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Joined: Jul 2004
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I agree with those who say the mere fact that you keep up the bonding, insurance, taxes and CEUs necessary for a license is significant "overhead" before you bought your first screwdriver or wirenut.
What does happen to the customer when "mr. trunk slammer" screws up and does a $50,000 "oops"?
I suppose you might be able to sue him but there is a good chance you come up empty.


Greg Fretwell
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Originally Posted by BigB
Originally Posted by stevecheyenne
With that kind of overhead you are going to need to focus on larger jobs.


What do you mean? Are you saying a 40K truck and 20K in inventory is a high overhead?


He said $20K in tools, not inventory.

Schlepping around $20K in tools to do ceiling fans is never going to pencil out, nor is using a $40K truck to schlep them in. Ceiling fans and the like just aren't profitable enough justify that sort of investment. Too much down time (driving around, permits, cleanup), little or no material markup, too many risks, not enough work time to justify the expense incurred to get there and do the work. Even at $350 per a guy is likely to make more money just parking the truck and staying home.

Unlicensed contractors irritate me just as much as they do the next guy, and the fact the CSLB won't do anything about it irritates me even more. Even if they all disappeared tomorrow however, you can't make enough money doing ceiling fans to support $20K in tools and a $40K truck, along with all of the other business expenses you're going to incur when you run a legitimate business.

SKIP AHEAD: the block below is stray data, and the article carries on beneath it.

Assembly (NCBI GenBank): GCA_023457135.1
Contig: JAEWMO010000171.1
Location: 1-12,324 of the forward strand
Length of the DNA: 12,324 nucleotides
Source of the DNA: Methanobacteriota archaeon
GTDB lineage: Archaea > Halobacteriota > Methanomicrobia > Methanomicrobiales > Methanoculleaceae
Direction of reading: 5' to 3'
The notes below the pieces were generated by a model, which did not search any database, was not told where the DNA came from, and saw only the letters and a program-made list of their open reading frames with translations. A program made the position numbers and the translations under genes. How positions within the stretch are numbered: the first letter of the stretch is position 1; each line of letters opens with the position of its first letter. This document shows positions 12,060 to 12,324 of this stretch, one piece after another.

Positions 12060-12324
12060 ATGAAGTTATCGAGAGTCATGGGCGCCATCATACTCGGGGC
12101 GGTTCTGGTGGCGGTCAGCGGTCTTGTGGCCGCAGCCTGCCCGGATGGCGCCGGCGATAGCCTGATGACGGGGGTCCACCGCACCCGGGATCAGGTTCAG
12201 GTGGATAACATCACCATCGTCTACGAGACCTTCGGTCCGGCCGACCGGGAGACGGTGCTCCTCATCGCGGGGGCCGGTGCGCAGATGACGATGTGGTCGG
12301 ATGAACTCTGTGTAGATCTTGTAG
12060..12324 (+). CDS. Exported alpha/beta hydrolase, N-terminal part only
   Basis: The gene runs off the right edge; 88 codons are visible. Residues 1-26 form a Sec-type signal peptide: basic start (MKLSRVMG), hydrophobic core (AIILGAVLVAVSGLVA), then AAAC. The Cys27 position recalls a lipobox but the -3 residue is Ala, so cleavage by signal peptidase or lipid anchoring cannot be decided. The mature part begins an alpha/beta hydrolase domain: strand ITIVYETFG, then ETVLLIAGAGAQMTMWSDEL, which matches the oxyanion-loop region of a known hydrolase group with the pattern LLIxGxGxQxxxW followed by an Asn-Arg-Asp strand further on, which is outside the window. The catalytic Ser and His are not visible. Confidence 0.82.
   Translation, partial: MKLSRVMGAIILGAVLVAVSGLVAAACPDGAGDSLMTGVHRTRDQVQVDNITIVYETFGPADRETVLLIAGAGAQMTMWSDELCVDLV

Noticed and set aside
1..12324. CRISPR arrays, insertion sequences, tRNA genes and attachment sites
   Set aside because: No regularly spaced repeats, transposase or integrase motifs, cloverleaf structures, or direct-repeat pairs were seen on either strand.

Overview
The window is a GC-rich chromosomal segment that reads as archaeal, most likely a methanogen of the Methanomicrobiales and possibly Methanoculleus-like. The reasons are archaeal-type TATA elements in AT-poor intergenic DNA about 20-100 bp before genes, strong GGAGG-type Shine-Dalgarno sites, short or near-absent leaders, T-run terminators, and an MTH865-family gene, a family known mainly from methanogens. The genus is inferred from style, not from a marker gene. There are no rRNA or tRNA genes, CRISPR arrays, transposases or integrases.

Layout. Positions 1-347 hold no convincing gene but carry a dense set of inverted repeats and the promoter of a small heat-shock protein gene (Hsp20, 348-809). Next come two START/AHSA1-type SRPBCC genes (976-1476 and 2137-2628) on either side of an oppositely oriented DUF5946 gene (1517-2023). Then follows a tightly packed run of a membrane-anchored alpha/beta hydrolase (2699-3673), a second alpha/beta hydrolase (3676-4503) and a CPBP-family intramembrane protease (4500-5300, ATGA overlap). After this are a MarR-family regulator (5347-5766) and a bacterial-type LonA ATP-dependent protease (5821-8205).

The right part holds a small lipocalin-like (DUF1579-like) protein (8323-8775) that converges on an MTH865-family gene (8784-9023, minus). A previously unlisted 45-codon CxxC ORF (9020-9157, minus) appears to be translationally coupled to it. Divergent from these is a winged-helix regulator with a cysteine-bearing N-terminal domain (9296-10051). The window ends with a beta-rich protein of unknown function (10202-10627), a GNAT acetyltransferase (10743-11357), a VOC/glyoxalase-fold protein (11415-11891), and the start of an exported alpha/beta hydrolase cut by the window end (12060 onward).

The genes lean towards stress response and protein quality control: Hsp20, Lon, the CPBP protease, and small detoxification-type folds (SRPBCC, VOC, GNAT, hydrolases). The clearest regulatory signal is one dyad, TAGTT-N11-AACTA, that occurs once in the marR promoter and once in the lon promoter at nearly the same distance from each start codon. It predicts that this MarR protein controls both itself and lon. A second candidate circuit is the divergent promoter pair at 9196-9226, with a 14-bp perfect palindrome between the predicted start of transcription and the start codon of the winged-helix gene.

Last edited by stevecheyenne; 04/22/07 12:56 AM.
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I see where you are coming from Steve. Small jobs are always an issue. I have gone around and around with minimum charges, trip charges, trying to organize them by area etc. I can't really turn them away, but I know they are not very profitable. Sure some turn into bigger jobs or referrals for bigger jobs, some are just for regulars and you can't say no to them. Fortunately I am able to charge decent rates for them and still get most of them, there are many people here who will not hire an unlicensed electrician. But they are still not as profitable as most of the larger jobs.

One thing I try to do is schedule them near the end of the day, so they don't get in the way of the bigger jobs. (I am just a 2 man shop)Then we can hit it on our way home. If the job is over 2 hours I will try to put several of them together on one day.

Also I can usually give a rough estimate on the phone for things like fans and such, after asking them a series of questions. This eliminates the first trip out there, which is especially good if you don't get the job.

I also keep a well stocked van and can do almost any small job without chasing parts. This way I can offer to do the job right then and there if I am there for an estimate, giving them a slightly better price and making more myself by saving on another trip.